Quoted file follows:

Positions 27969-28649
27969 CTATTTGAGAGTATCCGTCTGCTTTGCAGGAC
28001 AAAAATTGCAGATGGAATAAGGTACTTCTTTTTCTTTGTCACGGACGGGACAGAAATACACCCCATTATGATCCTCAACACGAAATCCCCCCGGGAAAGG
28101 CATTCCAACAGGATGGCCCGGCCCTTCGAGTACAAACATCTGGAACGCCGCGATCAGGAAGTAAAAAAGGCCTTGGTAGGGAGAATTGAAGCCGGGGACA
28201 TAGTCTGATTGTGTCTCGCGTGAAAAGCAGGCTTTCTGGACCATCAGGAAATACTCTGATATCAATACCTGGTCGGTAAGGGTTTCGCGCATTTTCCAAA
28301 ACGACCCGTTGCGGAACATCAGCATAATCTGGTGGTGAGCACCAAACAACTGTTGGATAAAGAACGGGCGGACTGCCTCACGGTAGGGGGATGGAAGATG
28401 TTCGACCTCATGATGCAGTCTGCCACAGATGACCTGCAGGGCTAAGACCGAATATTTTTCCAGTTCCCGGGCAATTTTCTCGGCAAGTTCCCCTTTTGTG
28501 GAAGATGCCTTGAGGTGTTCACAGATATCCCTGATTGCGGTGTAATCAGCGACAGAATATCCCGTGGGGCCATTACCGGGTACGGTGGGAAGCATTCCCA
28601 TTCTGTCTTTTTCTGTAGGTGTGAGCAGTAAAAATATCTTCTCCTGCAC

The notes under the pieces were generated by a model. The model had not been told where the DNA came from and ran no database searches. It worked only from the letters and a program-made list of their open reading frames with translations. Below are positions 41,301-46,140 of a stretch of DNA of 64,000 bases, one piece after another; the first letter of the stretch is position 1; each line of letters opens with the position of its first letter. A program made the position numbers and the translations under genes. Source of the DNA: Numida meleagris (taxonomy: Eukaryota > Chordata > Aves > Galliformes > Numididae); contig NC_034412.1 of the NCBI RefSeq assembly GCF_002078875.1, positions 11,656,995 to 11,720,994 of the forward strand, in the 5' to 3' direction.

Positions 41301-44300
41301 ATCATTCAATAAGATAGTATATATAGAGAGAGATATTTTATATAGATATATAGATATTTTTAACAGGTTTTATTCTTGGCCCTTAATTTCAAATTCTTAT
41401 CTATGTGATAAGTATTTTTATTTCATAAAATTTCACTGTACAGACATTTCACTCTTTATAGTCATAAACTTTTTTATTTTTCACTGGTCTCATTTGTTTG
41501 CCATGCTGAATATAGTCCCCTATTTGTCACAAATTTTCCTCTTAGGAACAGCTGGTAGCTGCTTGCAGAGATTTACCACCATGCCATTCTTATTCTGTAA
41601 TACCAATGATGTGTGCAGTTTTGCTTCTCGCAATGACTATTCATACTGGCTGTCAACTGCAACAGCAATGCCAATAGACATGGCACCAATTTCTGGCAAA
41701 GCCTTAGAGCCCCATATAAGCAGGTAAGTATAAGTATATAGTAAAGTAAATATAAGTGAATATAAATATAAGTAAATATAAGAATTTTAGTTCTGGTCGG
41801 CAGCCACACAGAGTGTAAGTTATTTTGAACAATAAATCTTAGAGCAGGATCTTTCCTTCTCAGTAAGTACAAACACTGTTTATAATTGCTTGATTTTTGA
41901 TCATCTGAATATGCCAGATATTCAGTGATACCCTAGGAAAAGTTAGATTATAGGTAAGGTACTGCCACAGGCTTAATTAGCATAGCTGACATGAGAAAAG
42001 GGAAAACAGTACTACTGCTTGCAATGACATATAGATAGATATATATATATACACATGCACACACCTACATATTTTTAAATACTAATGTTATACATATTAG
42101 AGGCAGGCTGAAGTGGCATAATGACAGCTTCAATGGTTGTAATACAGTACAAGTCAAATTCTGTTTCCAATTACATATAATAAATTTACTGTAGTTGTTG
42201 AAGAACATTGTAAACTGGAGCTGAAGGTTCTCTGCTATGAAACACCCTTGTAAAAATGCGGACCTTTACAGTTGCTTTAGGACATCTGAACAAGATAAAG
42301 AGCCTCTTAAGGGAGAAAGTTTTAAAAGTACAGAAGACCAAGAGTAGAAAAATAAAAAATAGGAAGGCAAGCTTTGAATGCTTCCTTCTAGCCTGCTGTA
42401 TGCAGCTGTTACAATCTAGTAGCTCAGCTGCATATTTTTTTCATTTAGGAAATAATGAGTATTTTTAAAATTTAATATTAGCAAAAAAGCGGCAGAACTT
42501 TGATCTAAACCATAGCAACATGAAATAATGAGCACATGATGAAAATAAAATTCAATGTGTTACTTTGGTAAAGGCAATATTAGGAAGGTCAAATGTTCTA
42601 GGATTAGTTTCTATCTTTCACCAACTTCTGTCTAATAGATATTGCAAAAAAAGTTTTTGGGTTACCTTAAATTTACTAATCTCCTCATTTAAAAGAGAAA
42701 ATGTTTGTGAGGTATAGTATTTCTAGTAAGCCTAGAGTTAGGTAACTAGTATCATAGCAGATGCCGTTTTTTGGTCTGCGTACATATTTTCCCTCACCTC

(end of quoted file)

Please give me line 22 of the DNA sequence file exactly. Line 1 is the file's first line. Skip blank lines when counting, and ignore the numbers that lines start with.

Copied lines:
42301 AGCCTCTTAAGGGAGAAAGTTTTAAAAGTACAGAAGACCAAGAGTAGAAAAATAAAAAATAGGAAGGCAAGCTTTGAATGCTTCCTTCTAGCCTGCTGTA